The Cypriot Parliament have unanimously voted through a controversial bill regulating gaming, which includes a ban on online gamblimg and exchange betting.

Betting exchange is where players bet among themselves with the mediation of a company, which receives a commission from the transactions.
The provision had been removed in committee but was resubmitted and pushed through by a respectable margin.

The new law also regulates legal betting, providing for a tax on the net betting revenue – after winnings are subtracted.
In addition betting shops will pay an additional contribution of 3.0 per cent on net revenue, which will be paid to a gaming board to be set up.
The board will then transfer the contribution to the Cyprus Sports Federation, which will allocate 1.5 per cent to the Cyprus Football Association, 0.5 per cent to other sports associations, and 1.0 per cent to special programmes dedicated to fight gambling addiction.

The bill exempts gaming company OPAP – which runs the lottery and other games of chance – because the company operates under a bilateral agreement between Greece – its base – and Cyprus.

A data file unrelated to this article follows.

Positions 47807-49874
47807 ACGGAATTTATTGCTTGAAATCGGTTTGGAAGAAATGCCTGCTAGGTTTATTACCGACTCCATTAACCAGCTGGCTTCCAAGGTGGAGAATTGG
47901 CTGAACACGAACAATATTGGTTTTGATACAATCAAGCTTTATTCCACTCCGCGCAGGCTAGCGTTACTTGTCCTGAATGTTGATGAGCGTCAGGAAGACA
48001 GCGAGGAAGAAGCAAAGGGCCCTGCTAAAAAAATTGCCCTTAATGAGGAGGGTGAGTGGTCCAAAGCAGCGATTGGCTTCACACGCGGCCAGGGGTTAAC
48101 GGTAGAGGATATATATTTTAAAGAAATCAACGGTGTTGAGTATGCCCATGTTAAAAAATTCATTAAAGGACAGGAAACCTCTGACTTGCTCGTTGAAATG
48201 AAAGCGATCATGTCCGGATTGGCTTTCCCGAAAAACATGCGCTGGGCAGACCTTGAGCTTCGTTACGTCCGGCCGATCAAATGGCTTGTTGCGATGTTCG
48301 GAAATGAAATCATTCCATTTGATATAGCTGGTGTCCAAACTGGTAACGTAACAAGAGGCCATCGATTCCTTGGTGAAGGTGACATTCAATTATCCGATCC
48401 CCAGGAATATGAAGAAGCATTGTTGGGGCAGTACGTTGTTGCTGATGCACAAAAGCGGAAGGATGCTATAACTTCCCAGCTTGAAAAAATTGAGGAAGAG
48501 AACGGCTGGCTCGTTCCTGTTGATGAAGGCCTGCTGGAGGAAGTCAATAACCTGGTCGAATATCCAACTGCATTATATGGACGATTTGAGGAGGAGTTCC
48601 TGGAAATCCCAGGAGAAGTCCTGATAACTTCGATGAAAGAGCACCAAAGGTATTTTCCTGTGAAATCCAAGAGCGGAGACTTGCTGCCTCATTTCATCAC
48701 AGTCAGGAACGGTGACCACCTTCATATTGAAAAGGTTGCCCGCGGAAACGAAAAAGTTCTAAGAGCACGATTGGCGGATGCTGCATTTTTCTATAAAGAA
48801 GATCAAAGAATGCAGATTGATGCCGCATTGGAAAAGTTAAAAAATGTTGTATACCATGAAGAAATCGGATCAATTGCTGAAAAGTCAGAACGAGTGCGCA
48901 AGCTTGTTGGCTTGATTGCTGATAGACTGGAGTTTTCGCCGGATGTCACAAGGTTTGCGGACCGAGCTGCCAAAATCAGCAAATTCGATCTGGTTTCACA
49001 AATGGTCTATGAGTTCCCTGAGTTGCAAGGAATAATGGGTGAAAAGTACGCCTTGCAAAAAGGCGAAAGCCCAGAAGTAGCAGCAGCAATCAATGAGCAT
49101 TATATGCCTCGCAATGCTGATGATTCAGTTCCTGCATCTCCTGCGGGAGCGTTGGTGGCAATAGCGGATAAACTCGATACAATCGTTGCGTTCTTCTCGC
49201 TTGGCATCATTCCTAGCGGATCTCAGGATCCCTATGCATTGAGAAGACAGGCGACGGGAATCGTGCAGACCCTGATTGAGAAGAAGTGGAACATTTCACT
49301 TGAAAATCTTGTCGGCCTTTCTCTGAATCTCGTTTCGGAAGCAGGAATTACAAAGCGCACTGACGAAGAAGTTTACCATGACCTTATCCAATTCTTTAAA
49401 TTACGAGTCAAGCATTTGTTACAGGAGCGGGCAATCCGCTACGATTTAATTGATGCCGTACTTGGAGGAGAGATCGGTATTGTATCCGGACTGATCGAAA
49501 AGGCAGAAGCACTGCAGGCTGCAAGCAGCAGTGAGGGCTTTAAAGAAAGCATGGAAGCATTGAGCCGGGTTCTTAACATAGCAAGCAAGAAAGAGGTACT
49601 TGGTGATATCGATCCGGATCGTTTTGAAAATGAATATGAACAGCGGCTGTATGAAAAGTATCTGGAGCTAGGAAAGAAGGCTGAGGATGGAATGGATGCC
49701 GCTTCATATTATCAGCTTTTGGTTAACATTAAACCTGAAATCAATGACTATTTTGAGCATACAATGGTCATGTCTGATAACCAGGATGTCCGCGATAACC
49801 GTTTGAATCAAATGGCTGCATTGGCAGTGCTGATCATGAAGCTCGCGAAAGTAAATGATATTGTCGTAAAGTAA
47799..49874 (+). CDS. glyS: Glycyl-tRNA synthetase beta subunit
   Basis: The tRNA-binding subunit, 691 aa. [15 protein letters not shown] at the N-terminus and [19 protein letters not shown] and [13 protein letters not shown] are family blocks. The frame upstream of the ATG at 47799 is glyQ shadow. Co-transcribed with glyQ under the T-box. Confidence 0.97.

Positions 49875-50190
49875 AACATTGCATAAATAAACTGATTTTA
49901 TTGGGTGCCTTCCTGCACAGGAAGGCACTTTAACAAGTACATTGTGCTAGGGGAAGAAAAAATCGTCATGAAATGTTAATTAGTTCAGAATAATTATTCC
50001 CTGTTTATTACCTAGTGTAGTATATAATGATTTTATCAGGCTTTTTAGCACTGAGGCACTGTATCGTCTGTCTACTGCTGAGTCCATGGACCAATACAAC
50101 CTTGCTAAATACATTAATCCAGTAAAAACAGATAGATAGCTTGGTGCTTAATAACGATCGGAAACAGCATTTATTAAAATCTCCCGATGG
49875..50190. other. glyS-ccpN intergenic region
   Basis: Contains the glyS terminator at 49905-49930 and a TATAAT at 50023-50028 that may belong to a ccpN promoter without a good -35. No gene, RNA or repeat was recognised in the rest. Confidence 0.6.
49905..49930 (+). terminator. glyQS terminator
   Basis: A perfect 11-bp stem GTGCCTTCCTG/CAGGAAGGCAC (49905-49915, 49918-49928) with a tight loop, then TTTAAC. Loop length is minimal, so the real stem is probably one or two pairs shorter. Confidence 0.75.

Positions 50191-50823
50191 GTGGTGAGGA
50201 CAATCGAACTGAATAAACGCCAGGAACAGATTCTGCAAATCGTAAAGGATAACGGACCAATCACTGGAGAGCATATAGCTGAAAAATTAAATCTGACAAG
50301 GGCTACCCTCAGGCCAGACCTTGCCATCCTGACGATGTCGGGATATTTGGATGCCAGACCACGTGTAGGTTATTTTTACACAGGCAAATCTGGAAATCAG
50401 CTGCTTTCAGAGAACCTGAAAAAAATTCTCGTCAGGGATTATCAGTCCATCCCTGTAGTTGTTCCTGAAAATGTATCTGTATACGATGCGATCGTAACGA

The bill regulating gaming in general has been languishing at the House as deputies argued over its provisions while the state continued to lose billions in tax revenues from online casinos, which were shooting up on every street corner.

Reportedly some deputies had received threats from the operators of online casinos, and in recent weeks there have been nine arson and other attacks on OPAP outlets islandwide, believed to be connected to its exemption from the bill. When the bill was submitted last year, lawmakers had been handed a letter signed by eight companies offering online casino games, alleging that the bill favoured OPAP.

Only two weeks ago five men were gunned down in Ayia Napa in what are believed to be a gambling-related murders. Deputies welcomed the passage of the law yesterday.

“From this day we are handing over to the prosecuting authorities and the state the tools to combat this phenomenon,” said House Legal Affairs Committee chairman Ionas Nicolaou.
He said that with the connivance of some in law enforcement, Cyprus had become an open casino, and these companies were likely the only ones making money in the current climate.

House President Yiannakis Omirou urged the authorities to act on implementing the new law “to remove this cancer form the bowels of Cypriot society”.

House Finance Committee chairman Nicolas Papadopoulos said however that despite the law, those who want to continue gambling online will simply do so at home.


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